As soon as I see the envelope in the mailbox a feeling of dread comes over me. Ugh, the credit card bill. A month’s worth of dining out, gas purchases and a “little” splurges summarized in one package.
I open it up with trepidation and look for the balance. Ahk! It’s A LOT more than I expected. What happened? That’s a lot of money to pay! Is there anything here that I can return?
Have you ever felt surprised by your credit card balance? You opened your credit card statement, check out the balance due and, then there’s the “Holy crap!” moment. Yeah, me too.
What’s the first thing you do? If you are like most, first you check to make sure all of the charges are valid. And, if there’s something you don’t recognize perhaps you ask your spouse about it. Then, as a team you try to figure out what you can return to reduce your balance due.
Imagine if you will, your customers have a similar reaction to their credit card statements. They open their statement, are often shocked by how much they spent and then they look for anyway they can reduce the amount due.
What happens when one of your sales shows up on your customer’s statement? You did a lot of hard work creating a sales page, perhaps spent months creating an awesome video sales letter. Put painstaking care into every word on your order form. You made sure the whole system worked perfectly, was emotional direct response copy and it worked! You launched and you generated sales. Yeah!
But did you put that much care into the communication the new member receives during next 30-45 days? Is your member going to be as excited about their purchase the day their credit card statement arrives as the day they watched your video sales letter and make their buying decision? Probably not.
I call this the “Credit Card Moment of Truth”. Congratulations, you made a sale. You are a marketing genius. But, then, just a few weeks later your customer can’t remember placing an order. Or, doesn’t remember why? And, even if he does remember making the purchase, he can’t sell his wife on why this shouldn’t be canceled and refunded immediately. Lost sale. Refund. Canceled member.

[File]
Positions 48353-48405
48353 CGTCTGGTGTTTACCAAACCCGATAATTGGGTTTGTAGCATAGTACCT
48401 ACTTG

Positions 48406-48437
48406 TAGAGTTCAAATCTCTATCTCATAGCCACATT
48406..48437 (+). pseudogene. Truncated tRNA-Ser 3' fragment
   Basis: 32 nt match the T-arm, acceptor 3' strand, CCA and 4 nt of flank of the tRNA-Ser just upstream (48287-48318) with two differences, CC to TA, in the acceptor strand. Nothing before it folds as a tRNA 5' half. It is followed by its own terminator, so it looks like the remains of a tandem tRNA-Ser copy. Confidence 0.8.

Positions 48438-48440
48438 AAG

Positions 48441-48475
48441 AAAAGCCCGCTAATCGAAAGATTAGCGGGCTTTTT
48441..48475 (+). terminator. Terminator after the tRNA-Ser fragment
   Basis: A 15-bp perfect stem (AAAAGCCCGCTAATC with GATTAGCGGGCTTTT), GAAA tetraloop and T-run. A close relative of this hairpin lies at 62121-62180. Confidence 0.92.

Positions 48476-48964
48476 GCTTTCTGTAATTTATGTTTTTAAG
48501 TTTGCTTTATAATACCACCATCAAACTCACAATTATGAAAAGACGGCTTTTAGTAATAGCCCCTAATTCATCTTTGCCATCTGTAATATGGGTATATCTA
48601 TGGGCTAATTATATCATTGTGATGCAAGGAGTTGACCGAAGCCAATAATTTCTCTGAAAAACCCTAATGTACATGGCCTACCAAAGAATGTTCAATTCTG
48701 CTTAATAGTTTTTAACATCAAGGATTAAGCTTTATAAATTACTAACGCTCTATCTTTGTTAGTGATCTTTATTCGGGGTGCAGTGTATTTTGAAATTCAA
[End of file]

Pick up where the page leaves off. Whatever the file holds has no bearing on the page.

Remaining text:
With credit cards today the sale isn’t over at the time of transaction. You’ve got to maintain your new member’s excitement and optimism for another 30-60 days until the transaction has been paid for. And, for all of your monthly subscriptions you’ve got to keep your member excited each month or you’ll be on the chopping block. You will be canceled in an effort to reduce the credit card bill.
The good news is, you don’t need to surrender. You can win! If you’ve got the skills to make the sale, you know what to do to create a new member onboarding communication sequence.
We face a similar challenge when selling memberships with free trial memberships. Keeping the customer excited for the 7-30 days of the free trail so it converts to paid is the challenge. I’ve worked with five clients over the last three months designing new member stick sequences designed to get free trial members to convert into paid members. The most important piece is to think of these new members as “prospective members.”
Use the free trial as a chance to build a relationship, help the new member believe that your membership is for him and help him experience value. Pour over the communication your member receives after he joins with the same care and concern as you do the sales letter and order form.
How many people review your a sales campaign before it goes out the door? I’m guessing there’s a lot of scrutiny about those messages, the copy gets tweaked several times and you may even have some high priced copywriters engaged to give you their opinion on your copy. Compare that with the scrutiny for the copy that goes out after your new member joins.
How many people have reviewed your new member email? This email often has a higher open rate than any other email you’ll ever send a member. Wouldn’t you want to make sure it’s the best email he could see? And, what about your monthly fulfillment? Does as much care go into it as does your sales materials?
Here’s the first there elements of my new member welcome sequence. I’ve found that these not only convert more free trial members into paid members. It also helps you overcome the “Credit Card Moment of Truth.”
Dream – Most membership marketers flip right into delivering customers what they purchased. There was some dream, some outcome you promised in your marketing materials. Incorporate that dream into your new member onboarding to remind your customer what life can be life when he or she uses what you deliver.
Belief – When confronted with your product, it become overwhelming. Customers already have too much to do and use. Why do they want more from you? Help them recognize that it only requires baby steps to get tremendous value from what you deliver.
Goal – Help your customers get moving with a small incremental goal. Too often we are trying to get them to believe they can change their lives in some big, huge way. Most people prefer their changes in small doses. Help him make an incremental goal first, that’ll make it more believable that he can make it happen.
Do your new member welcome sequences included these elements? Do they get your customer excited about solving a problem in her life? Does it help her believe that she can do it? And, does it help her set an incremental goal to get started?
If not, you are losing out on free trial conversions and most importantly, you are too often ending up on the wrong side of the Credit Card Moment of Truth!